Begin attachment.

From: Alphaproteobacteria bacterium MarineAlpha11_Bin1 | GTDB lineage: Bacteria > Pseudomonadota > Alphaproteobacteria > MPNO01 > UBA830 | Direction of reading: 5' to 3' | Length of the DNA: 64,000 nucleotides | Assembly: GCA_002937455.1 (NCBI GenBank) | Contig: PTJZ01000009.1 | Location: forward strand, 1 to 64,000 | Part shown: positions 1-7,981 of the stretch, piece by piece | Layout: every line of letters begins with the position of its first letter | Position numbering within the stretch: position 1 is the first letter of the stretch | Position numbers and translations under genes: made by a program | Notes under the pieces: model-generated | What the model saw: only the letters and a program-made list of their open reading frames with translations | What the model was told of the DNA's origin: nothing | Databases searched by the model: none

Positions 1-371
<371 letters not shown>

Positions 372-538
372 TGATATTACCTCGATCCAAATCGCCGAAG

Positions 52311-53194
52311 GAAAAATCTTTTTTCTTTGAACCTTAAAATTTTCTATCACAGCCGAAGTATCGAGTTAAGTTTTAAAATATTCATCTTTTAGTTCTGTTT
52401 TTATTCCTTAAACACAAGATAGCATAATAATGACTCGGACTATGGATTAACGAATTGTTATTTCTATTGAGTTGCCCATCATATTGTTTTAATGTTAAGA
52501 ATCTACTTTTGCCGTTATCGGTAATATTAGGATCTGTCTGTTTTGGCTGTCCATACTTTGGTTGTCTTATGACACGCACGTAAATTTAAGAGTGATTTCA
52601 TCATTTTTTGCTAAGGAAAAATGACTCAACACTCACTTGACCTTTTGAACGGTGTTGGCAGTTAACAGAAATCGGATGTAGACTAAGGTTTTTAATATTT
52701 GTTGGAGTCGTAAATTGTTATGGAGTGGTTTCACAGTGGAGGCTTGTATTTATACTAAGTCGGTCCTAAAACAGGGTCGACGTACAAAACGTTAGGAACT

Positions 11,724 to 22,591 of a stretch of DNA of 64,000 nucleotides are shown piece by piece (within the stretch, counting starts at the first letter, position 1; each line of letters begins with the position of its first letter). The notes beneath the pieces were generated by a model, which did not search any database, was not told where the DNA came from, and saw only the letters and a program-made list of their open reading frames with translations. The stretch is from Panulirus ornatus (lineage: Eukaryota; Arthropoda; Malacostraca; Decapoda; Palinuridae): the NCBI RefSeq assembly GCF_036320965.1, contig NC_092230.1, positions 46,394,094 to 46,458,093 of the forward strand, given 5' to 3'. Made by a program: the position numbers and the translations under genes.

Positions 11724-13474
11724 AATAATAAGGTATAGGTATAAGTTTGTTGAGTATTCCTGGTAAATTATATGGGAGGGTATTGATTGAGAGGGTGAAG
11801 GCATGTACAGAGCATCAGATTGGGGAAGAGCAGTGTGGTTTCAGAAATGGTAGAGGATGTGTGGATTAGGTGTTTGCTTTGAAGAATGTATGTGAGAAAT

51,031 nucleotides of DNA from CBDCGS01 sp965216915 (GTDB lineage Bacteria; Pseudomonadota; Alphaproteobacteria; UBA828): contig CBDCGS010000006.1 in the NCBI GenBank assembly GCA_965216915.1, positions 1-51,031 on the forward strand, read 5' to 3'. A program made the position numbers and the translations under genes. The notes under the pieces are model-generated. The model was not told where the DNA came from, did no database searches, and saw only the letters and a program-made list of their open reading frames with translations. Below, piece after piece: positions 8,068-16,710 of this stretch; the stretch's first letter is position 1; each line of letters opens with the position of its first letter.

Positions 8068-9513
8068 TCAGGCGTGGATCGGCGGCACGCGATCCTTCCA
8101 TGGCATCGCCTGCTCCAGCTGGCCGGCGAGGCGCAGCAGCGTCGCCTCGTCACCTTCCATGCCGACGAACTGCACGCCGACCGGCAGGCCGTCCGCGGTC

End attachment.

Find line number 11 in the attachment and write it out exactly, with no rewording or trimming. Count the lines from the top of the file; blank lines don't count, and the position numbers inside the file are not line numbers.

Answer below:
52701 GTTGGAGTCGTAAATTGTTATGGAGTGGTTTCACAGTGGAGGCTTGTATTTATACTAAGTCGGTCCTAAAACAGGGTCGACGTACAAAACGTTAGGAACT